|Availability||Fraction of time when a system is operational, assuming that the required external resources are provided. External resources are e.g. production of cement or incineration of waste, and supply of electricity from the grid.||KS2||External quality assurance of project control basis and cost estimates before FID|
|AACE||American Association of Cost Engineers||LPG||Liquified Petroleum Gas|
|CCS||Carbon Capture and Storage||LNG||Liquified Natural Gas|
|ESA||EFTA Surveillance Authority||MPE||Ministry of Petroleum and Energy|
|EU ETS||EU Emissions Trading System||NPD||Norwegian Petroleum Directorate|
|FEED||Front End Engineering and Design||R&D&D||Research, Development and Demonstration|
|FID||Final Investment Decision||SMART||Specific, Measurable, Achievable, Relevant and Time-bound|
|IEA||International Energy Agency||TCM||Technology Center Mongstad|
|IMO||International Maritime Organization|
The Norwegian Continental Shelf has a vast capacity to store CO2 in geological formations, and a stable and broad political will to fund CCS R&D has resulted in Norwegian research entities and companies working in the field of CCS for a long time. When the “Sleipner” CCS Project was commissioned in 1996 it was the world’s first offshore CCS plant. More than a million tonnes of CO2 have been stored in the Utsira formation below Sleipner every year since then. In the “Snøhvit” CCS project, CO2 has been separated from raw natural gas at the onshore LNG plant at Melkøya and transported and stored offshore since 2008. Technology Center Mongstad (TCM) is the world’s largest testing facility for CO2 capture technology and was opened in 2012. These CCS operations and the surrounding R&D activities have helped to build trust in the technology among the Norwegian population.
Various Norwegian governments have long had an ambition to realize a full-scale CCS project. There have been attempts to develop CCS at the gas processing plant at Kårstø and the refinery at Mongstad while the current project is based on capture of CO2 emissions from industrial sources.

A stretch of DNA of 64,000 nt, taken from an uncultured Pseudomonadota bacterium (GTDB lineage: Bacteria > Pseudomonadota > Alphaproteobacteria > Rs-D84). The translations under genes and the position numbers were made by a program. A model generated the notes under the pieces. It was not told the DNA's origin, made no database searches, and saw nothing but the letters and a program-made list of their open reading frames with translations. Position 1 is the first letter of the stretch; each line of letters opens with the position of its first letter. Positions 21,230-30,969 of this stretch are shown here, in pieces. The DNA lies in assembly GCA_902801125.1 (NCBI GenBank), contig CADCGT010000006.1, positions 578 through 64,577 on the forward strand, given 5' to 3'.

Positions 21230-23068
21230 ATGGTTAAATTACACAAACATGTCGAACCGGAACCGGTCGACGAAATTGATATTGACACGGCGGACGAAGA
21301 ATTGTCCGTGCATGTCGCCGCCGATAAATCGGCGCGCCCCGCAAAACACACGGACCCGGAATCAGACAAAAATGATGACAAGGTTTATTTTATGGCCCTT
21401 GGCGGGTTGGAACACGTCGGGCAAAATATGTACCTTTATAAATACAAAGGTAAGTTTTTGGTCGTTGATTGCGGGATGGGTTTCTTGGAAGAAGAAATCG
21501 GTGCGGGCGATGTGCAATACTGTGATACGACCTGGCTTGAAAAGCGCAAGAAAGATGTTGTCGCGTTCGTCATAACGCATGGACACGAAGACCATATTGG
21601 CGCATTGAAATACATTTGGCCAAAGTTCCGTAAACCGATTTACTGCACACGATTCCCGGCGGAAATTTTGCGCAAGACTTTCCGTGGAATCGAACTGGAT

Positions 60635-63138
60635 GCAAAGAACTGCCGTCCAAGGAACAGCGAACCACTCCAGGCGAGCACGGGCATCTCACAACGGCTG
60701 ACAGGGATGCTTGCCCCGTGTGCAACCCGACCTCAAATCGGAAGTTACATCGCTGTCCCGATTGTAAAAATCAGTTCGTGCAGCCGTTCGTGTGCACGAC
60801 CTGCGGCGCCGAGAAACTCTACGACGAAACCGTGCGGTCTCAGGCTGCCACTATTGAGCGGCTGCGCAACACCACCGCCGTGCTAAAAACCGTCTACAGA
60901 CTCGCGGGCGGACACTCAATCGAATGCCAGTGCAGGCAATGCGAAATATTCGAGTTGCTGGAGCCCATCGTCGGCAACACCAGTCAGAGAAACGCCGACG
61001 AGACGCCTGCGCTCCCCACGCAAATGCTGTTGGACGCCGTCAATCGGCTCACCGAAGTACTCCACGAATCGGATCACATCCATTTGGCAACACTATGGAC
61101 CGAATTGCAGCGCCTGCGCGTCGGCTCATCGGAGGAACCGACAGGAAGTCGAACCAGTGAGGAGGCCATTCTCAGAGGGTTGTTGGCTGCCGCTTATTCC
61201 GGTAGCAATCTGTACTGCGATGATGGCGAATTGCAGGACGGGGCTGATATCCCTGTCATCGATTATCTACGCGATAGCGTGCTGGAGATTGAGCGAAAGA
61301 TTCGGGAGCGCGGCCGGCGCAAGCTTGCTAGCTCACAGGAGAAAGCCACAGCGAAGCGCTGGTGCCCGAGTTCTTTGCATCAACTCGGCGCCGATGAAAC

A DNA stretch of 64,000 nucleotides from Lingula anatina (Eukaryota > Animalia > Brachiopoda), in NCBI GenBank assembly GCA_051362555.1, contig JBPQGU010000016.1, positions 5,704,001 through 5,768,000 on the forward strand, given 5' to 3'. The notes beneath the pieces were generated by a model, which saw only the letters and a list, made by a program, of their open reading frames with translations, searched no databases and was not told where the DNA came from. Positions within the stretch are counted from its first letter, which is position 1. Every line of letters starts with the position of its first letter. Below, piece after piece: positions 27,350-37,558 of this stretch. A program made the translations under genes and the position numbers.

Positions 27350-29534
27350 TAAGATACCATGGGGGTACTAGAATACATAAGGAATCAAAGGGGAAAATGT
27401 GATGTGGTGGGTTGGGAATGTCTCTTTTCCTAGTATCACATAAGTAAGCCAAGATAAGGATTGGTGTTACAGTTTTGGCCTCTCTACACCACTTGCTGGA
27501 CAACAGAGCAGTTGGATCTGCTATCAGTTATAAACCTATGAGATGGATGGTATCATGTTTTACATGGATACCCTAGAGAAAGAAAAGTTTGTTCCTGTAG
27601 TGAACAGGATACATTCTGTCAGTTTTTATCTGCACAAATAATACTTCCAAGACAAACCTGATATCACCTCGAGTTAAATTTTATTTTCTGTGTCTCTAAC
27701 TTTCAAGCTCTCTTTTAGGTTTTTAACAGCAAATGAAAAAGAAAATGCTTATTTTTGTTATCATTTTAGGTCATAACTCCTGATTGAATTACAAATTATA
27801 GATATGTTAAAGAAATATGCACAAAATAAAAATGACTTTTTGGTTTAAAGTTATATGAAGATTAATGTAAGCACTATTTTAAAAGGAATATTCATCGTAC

In developing Longship, the emphasis has been on using the expertise built up over many years through previous CCS projects, TCM and the R&D&D programme CLIMIT.
The Norwegian Government’s CCS strategy was presented to the Parliament in Prop. 1 S (2014-2015). This strategy sums up the state’s broad involvement in CCS activities in Norway and internationally which can contribute to technology development and cost reductions for CCS and describes an ambition to realize a full-scale project.
Although the need for CCS to meet long- term global climate goals has been well documented, IEA and others have for years constantly reported a portfolio of industrial CCS projects far below the identified need, even though technologies exist. Several barriers to commercial CCS investments have been identified. In order to overcome these investment barriers, there is a need for innovation related to business models, policy and regulations.
Industry will not invest in technology with an uncertain future market potential, and policymakers cannot commit to a technology they do not know and whose future industrial interest is unclear. To break this deadlock, an industrial full-scale and full-chain demonstration is needed.
The way the Norwegian project has dealt with this situation is through a public- private cooperation based on trust and stepwise maturation of the project.
Based on the Government’s CCS strategy, Longship has from 2015 been developed in stages with several industrial partners and according to best practices for industrial projects. Early on Gassnova recommended establishing a transport and storage operator that could offer transport and storage services to industrial parties who often do not have the required expertise and resources. The target segment for potential CO2 capture sites is existing land- based emission sources with emissions above 400,000 tonnes of CO2 per year. An important premise for the state is the self- interest the industrial partners have in CCS.